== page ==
Let $X$ be an $m$ by $n$ matrix. I would like to find the $n^2$ by $(mn)^2$ matrix $B$ such that $$ \operatorname{vec}\left(X^{\top}X\right) = B \operatorname{vec}\left(\operatorname{vec}\left(X\right)\left(\operatorname{vec}\left(X\right)\right)^{\top}\right).$$ Here $\operatorname{vec}(\cdot)$ is the vector function that unrolls a matrix into a vector columnwise. I would guess $B$ involves the Kronecker products, and some $I_m$ and $I_n$ matrices and some 1 vectors, but I am having a hard time with all the indices.


I believe $B$ takes the form $$ B = \left(I_n \otimes \left(\operatorname{vec}\left(I_m\right)\right)^{\top} \otimes I_n\right)\left( I_{mn} \otimes K \right), $$ where $K$ is the 'commutation matrix.' That is, $K$ is the matrix such that $K \operatorname{vec}(X) = \operatorname{vec}\left(X^{\top}\right).$

Letting $$ V = \left(I_{mn} \otimes K \right) \operatorname{vec}\left(\operatorname{vec}\left(X\right)\left(\operatorname{vec}\left(X\right)\right)^{\top}\right) = \operatorname{vec}\left(\operatorname{vec}\left(X^{\top}\right)\left(\operatorname{vec}\left(X\right)\right)^{\top}\right), $$ then the $i,j$ element of $\operatorname{vec}\left(X^{\top}X\right)$ should be: $$ \operatorname{vec}\left(X^{\top}X\right)_{i,j} = \sum_k X_{k,i} X_{k,j} = V_{i+mk+mn(k+mj)}, $$ where we index from zero, as suggested by @Chrystomath. The term $\left(I_n \otimes \left(\operatorname{vec}\left(I_m\right)\right)^{\top} \otimes I_n\right)$ then captures that indexing and the repeated $k$.

I have confirmed this relationship with some R code:

m <- 5
n <- 3
X <- matrix(rnorm(m*n),nrow=m)
LHS <- vec(t(X) %*% X)
VM  <- vec(vec(X) %*% t(vec(X)))
B   <- (diag(n) %x% t(vec(diag(m))) %x% diag(n)) %*% (diag(m*n) %x% commutation.matrix(m,n))
RHS <- B %*% VM
max(abs(RHS - LHS))
[1] 0
  • $\begingroup$ It should be ${\rm vec}(I_m)$, right? Otherwise dimensions wont work. $\endgroup$ – Florian Apr 11 at 10:11
  • $\begingroup$ @Florian : oops, you are right. I got it right in the code, but wrong in the math. $\endgroup$ – shabbychef Apr 12 at 5:21

Mind boggling indices!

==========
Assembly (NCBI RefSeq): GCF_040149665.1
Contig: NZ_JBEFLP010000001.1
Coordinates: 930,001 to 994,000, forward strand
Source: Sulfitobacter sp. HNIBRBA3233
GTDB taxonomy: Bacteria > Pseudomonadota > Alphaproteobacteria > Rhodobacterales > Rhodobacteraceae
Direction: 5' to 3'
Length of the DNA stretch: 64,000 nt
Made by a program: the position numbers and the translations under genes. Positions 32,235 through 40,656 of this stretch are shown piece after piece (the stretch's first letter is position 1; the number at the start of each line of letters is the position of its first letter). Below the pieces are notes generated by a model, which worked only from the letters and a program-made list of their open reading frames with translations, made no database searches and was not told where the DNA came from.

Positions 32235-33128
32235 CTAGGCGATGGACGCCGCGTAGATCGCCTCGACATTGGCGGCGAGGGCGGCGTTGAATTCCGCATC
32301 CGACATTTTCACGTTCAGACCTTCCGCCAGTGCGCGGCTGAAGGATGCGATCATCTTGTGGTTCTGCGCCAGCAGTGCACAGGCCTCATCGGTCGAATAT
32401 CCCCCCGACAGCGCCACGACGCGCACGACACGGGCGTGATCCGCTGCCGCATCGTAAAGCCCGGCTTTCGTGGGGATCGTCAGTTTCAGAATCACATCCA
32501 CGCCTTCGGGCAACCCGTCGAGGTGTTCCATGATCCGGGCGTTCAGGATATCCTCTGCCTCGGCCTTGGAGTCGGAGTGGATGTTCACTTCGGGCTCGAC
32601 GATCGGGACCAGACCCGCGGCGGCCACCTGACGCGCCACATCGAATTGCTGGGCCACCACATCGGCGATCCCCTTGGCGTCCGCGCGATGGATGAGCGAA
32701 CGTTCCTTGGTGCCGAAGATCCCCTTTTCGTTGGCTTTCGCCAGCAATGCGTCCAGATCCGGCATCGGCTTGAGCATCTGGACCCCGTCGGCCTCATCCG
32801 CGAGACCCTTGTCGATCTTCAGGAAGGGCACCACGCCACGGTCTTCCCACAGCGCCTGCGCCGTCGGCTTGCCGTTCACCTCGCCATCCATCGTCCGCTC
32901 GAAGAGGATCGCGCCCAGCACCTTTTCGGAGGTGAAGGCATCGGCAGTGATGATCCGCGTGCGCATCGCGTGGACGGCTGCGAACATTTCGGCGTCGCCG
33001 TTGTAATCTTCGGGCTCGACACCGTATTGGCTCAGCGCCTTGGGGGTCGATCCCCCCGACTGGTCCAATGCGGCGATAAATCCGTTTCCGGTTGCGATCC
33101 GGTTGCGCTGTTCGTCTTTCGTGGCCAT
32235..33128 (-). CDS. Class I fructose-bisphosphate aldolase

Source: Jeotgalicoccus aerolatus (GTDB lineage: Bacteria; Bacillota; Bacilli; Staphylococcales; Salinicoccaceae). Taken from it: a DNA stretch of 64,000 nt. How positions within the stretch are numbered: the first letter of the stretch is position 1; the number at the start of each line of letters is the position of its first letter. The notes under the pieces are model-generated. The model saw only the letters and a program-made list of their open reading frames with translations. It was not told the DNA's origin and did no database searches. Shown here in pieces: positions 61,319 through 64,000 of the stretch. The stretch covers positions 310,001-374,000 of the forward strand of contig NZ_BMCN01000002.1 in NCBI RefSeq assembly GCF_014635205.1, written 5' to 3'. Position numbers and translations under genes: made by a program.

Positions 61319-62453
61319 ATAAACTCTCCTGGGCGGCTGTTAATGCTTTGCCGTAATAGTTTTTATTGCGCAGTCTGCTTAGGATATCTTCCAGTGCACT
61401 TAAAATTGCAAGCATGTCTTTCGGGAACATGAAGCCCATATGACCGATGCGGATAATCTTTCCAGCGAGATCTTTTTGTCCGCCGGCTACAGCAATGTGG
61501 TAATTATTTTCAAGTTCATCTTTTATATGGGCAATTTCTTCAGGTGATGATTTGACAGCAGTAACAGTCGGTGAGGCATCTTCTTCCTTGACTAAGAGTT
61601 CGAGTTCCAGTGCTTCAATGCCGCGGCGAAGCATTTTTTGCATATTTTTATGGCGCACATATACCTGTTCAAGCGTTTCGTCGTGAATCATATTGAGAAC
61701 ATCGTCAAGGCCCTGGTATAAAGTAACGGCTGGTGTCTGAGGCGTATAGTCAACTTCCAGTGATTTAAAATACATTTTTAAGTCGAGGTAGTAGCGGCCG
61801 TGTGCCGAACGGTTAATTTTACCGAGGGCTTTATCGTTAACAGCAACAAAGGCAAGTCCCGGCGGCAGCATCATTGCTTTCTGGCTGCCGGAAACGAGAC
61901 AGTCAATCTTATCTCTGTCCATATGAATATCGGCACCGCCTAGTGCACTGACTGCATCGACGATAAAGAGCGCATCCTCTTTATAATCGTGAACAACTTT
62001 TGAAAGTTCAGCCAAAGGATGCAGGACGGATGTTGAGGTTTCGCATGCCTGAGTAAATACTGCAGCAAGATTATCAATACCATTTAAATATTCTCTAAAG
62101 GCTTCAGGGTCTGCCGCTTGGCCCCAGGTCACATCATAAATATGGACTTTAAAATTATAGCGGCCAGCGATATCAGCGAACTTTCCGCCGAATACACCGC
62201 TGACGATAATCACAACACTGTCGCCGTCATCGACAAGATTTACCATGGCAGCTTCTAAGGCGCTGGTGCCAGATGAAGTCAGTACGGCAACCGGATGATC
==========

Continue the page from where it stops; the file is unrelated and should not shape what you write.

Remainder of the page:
It's better to use the computing convention of running indices $i=0,\ldots,n-1$, $j=0,\ldots,n-1$, $k=0,\ldots,m-1$.

Let $Y=\mathrm{vec}(\mathrm{vec}(X)\mathrm{vec}(X^T))$. Then $Y_{mn(jm+k)+(im+l)}=x_{il}x_{jk}$.

Similarly, $Z=\mathrm{vec}(X^TX)$ and $Z_{ni+j}=\mathbf{x}_i\cdot\mathbf{x}_j=\sum_{k=0}^{m-1}x_{ik}x_{jk}$.

So, to transfer from $Y$ to $Z$ requires the matrix $$\sum_{i=0}^{n-1}\sum_{j=0}^{n-1}\sum_{k=0}^{m-1}\delta(ni+j,mn(jm+k)+(im+k))$$

That is, the matrix $B$ is that $n^2\times(mn)^2$ matrix with an entry of $1$ in row $ni+j$ and column $mn(jm+k)+(im+k)$ (for the stated ranges of $i,j,k$), and $0$s elsewhere.

I've tested this out on Mathematica:

m=5;n=8;X = Transpose@RandomInteger[{-5, 5}, {m, n}] Y = Flatten[Transpose[Outer[Times, Flatten[X], Flatten[X]]]] Z = Flatten@Table[X[[i]].X[[j]], {i, 1, n}, {j, 1, n}] B = SparseArray@ Flatten@Table[{n i + j + 1,m n (m j + k) + n i + k + 1} -> 1, {i, 0, n-1}, {j, 0, n-1}, {k, 0, m-1}]

Then B.Y matches with Z. (Note that Mathematica does not use the computing convention hence the $+1$ in some of the indices.)

  • $\begingroup$ This is helpful, especially the part about zero-indexing. The reason I would like $B$ expressed in matrix form is that my $X$ is a random variable, and I know the covariance of $\operatorname{vec}\left(\operatorname{vec}(X)\left(\operatorname{vec}(X)\right)^{\top}\right)$ and would like to use it to find the covariance of $\operatorname{vec}\left(X^{\top}X\right)$. $\endgroup$ – shabbychef Apr 7 at 4:27
  • $\begingroup$ The matrix $B$ is given by the formula. I've edited the answer to make it more explicit. Columns and rows start with 0,1,.... $\endgroup$ – Chrystomath Apr 7 at 8:23